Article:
Can frontline leaders name their 3 biggest problems and clearly state their quantitative impact?
This question is intended to gauge the overall focus on continuous improvement within the organization, and the level of sophistication the team uses in managing issues.
The power of this question is that it uncovers quite a few pieces of information in a very short time.
If the person can answer quickly, it tells me that there is a strong focus on problem solving. Most people can think of one idea off the top of their head. There is nearly always something that recently frustrated a person. If they can’t recall a second or third item without thinking about it, it tells me one of two things. It means either that there is no real focus on problem solving, or that, if there is, it is not a regular part of the person’s day and they haven’t worked on problems for a while.
The second part of the question shows two things. First, it indicates whether the organization uses facts and data in its decision making process. If nobody can tell me the impact of a problem, it means it was never measured and tracked. It is virtually impossible to make improvements without hard numbers.
Secondly, it gives me a sense about how well the organization prioritizes. One of the challenges of being a Lean organization is that as eyes are opened to what is waste, the size of the problem list grows significantly. It is ironic that the further you make it on your continuous improvement journey, the further you see that you still have to go. Being able to say which are the most important problems is a valuable skill when resources are limited.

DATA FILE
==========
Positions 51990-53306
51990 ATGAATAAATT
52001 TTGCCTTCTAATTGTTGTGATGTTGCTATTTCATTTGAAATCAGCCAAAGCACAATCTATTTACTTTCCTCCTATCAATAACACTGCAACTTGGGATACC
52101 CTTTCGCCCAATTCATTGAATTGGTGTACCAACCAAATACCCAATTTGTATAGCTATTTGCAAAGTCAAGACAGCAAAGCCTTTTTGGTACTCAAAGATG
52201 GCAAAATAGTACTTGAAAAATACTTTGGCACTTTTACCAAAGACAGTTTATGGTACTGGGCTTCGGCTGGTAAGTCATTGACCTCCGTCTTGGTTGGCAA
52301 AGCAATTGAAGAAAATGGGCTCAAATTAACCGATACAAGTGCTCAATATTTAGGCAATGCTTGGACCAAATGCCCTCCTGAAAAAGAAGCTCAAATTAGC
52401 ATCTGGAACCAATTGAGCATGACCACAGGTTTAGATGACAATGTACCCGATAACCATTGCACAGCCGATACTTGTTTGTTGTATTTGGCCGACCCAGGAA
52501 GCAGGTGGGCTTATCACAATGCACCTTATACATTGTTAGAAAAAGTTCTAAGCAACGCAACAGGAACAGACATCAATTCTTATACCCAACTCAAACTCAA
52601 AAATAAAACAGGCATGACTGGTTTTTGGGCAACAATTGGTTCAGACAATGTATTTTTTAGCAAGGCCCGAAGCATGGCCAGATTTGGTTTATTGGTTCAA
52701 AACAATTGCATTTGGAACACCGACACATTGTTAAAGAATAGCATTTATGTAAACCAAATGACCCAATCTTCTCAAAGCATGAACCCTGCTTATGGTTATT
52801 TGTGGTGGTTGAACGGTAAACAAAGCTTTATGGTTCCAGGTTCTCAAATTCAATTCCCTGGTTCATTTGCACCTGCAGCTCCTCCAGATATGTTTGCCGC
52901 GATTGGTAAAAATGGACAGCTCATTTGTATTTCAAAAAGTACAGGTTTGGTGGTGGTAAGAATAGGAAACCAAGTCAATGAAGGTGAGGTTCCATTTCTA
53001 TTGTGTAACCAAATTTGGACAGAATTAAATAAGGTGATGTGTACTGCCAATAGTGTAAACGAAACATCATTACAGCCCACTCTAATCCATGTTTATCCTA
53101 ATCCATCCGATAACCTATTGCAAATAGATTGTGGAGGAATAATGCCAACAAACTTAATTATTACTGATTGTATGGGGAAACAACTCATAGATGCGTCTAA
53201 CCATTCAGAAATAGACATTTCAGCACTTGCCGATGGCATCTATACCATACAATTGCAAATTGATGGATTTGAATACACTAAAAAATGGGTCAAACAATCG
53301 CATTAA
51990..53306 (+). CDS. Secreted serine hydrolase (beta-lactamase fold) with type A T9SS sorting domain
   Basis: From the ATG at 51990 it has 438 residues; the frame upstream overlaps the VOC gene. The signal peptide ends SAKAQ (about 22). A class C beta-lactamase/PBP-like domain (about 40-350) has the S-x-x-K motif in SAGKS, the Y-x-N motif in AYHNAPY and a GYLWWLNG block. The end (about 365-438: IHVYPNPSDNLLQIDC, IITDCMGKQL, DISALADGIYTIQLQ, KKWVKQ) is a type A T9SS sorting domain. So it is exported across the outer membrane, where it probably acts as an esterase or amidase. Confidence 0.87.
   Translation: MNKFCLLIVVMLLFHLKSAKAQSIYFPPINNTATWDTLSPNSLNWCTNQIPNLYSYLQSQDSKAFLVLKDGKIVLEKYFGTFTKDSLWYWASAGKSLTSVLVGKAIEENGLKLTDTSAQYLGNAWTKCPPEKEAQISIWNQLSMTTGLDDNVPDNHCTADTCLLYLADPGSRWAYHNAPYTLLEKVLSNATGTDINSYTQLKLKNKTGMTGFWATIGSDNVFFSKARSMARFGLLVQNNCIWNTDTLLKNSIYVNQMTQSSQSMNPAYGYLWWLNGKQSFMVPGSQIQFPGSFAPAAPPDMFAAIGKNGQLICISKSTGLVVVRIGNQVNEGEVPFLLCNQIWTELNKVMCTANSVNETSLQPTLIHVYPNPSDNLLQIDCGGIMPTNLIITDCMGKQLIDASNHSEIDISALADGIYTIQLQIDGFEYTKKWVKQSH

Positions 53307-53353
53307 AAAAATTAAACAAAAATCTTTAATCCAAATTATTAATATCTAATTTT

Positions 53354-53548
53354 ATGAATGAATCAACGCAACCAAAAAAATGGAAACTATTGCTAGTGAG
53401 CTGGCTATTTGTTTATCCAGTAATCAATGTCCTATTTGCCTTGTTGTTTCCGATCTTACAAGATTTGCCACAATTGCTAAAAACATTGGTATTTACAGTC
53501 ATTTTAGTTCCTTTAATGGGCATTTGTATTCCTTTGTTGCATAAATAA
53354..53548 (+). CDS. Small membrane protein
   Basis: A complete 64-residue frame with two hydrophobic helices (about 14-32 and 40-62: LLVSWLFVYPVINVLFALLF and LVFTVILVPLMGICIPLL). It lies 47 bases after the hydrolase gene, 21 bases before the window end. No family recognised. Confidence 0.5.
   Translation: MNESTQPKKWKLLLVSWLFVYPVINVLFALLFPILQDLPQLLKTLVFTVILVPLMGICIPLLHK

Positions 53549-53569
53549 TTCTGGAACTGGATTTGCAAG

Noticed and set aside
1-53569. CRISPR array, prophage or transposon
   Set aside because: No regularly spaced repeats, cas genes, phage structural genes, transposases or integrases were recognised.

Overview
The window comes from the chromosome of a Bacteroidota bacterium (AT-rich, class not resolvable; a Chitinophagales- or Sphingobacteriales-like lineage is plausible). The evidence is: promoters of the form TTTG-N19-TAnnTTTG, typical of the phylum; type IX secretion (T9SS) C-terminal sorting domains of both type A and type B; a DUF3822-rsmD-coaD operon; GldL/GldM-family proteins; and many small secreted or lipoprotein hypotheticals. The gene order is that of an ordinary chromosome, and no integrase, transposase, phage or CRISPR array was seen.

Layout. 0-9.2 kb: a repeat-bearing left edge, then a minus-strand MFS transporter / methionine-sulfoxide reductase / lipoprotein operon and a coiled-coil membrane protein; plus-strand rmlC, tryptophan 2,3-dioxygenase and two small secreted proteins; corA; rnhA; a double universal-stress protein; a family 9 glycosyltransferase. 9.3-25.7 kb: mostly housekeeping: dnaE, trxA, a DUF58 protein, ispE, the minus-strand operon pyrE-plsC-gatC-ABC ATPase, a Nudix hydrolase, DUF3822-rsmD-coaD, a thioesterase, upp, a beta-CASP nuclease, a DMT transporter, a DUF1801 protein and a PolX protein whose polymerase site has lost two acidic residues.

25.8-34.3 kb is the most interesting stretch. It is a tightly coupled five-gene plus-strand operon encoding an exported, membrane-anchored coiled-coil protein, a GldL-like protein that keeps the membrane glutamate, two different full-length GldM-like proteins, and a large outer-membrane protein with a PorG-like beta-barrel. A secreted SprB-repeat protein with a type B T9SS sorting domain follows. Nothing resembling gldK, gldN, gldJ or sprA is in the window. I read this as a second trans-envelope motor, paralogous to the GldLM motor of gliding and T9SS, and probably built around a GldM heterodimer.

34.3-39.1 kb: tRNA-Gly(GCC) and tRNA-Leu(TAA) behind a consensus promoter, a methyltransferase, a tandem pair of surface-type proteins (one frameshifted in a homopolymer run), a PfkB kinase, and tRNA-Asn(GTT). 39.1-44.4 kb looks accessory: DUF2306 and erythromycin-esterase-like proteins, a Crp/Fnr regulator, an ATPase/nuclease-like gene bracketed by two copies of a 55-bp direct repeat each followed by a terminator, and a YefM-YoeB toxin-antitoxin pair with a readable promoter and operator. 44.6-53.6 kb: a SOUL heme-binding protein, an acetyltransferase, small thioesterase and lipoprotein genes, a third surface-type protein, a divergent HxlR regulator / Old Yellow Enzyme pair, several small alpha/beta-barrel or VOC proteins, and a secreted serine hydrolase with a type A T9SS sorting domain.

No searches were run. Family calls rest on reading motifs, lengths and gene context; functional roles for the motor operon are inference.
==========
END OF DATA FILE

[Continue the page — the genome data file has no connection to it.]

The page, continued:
Of all the questions, this one gives me the most information when I ask it. I can see if the frontline has a plan, which generally means they have some understanding of the corporate strategy. I can see if they use a problem solving methodology. I can see the reaction when they try to list their problems. I can see how the teams prioritize. Like all the questions, this one opens up several lines of discussion, but the answer I receive gives me a tremendous insight into what the organization needs to do to improve.